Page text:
I also ask that they reflect on all core values in a similar way. How regularly and effectively are your core values being met at work and at home? The answers to these questions can provide great insight into why things ‘feel’ as they do…both good and bad, positive and negative. Critically, it is what you do with this new learning that matters. However, trust is strengthened or weakened readily depending on your behaviours and demonstrated actions. What you do, what you say and how you say it has a bearing on how well you connect with people.
Connections with purpose and meaning build trust.
- Do What You Say You Will Do: This is the ultimate way to gain people’s trust. It means following through with what you say you will do.
- Trust & Nurture To Develop: To gain trust we need to trust others. It is a two-way street. We need to be patient and give them the time to grow and develop instead of forcing the issue.
- Do The Right Thing: Regardless of whether or not anyone is watching you, integrity cannot be compromised. It takes many years to establish your credibility, but it only takes a few minutes to ruin it.
- Care For Your People: Before we ask our people to do something for us, we must appeal to them and touch their heart.
- Serve Your People: When we serve our people, we ensure that their interest is taken into consideration. By doing so, we don’t focus on who gets the credit. Our focus shifts to getting the job done. (1)
When employees are not having their core needs and values met, they may look elsewhere.
A powerful way to establish trust is to employ one of the mind’s most basic mechanisms for determining loyalty: the perception of similarity. If you can make someone feel a link with you, his empathy for and willingness to cooperate with you will increase. (3) It is much easier to do this when you have a natural affiliation with someone. It may be a shared history; aligned values; similar belief systems, or other form of alignment. This link is key, but don’t think it can be easily faked.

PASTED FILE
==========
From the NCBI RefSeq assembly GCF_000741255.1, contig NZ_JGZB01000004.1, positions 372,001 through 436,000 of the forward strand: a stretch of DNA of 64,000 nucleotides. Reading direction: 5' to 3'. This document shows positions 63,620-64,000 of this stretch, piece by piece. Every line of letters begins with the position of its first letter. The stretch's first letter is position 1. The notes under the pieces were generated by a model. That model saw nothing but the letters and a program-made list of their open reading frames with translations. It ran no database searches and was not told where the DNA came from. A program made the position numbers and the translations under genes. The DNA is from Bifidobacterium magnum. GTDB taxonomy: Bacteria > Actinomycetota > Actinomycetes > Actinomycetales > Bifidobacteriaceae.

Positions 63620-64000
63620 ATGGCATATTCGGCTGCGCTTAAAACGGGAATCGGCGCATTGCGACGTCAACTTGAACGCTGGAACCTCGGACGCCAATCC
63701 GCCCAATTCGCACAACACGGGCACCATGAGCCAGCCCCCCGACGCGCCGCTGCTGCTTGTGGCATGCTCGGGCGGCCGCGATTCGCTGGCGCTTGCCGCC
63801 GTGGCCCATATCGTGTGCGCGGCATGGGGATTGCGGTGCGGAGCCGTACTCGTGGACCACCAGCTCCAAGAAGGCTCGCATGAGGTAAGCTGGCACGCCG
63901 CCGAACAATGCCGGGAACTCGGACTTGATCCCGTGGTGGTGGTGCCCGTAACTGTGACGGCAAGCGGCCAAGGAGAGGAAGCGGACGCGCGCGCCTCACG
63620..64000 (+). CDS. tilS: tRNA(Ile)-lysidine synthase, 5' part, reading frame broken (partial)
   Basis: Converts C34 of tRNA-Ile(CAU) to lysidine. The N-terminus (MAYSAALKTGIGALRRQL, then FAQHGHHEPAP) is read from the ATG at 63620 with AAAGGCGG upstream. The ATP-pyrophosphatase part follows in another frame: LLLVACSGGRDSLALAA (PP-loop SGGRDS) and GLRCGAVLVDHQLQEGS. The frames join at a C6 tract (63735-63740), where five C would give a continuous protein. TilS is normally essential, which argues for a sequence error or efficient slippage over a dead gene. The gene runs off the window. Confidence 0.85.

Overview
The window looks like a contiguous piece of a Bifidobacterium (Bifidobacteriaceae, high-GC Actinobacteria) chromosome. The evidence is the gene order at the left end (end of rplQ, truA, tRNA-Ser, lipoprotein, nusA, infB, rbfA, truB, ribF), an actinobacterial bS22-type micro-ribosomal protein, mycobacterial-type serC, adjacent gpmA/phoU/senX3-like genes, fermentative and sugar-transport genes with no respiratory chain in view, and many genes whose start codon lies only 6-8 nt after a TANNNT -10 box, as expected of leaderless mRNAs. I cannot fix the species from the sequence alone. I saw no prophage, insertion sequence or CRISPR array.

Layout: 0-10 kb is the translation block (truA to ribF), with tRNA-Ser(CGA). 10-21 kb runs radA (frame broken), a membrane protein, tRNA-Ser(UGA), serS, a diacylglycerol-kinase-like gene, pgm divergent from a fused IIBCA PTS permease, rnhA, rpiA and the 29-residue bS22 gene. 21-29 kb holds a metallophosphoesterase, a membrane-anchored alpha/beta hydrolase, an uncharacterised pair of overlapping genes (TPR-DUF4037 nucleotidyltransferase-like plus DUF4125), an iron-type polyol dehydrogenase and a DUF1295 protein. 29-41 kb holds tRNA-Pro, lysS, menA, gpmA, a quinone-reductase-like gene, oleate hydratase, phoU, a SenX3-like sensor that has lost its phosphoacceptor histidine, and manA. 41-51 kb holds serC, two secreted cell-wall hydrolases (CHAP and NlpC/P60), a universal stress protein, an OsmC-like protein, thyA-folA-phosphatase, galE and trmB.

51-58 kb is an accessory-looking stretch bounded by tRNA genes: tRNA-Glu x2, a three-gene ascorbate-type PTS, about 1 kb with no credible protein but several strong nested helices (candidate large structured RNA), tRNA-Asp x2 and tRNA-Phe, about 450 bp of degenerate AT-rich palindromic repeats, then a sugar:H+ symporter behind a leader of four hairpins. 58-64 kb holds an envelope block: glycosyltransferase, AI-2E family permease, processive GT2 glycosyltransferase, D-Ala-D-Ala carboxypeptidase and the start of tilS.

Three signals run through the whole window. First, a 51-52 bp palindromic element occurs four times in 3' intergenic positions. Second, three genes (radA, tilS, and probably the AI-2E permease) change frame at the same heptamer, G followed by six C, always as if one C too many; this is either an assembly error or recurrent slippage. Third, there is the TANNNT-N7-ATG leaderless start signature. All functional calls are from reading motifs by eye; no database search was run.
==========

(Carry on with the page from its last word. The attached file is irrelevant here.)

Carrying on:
People can see and feel any superficiality a mile off. Even if they can’t explain it.
Sometimes this is described as ‘just not feeling right’. When their is alignment is it often stated that it ‘simply feels like a strong connection’. This cannot always be easily explained or articulated. Yet, the feelings we have about others is powerful and drives many of our decisions, particularly surrounding our relationships.
First, leaders that place people ahead of profit (which leads to more profit, imagine that!) will work hard to promote trust. That means that they create an environment where risks are taken, where employees feel safe and motivated to exercise their creativity, communicate ideas openly, and provide input to major decisions without reprimand. Because there is trust there. But trust is a two-way street. So leaders trust and believe in the people that they lead as well. And when you value people by trusting them, you treat others with dignity and respect.
But trust in this social economy remains a baffling stigma. In 2014, the American Psychological Association published the findings on their Work and Well-Being Survey.
Nearly 1 in 4 workers say they don’t trust their employer and only about half believe their employer is open and upfront with them.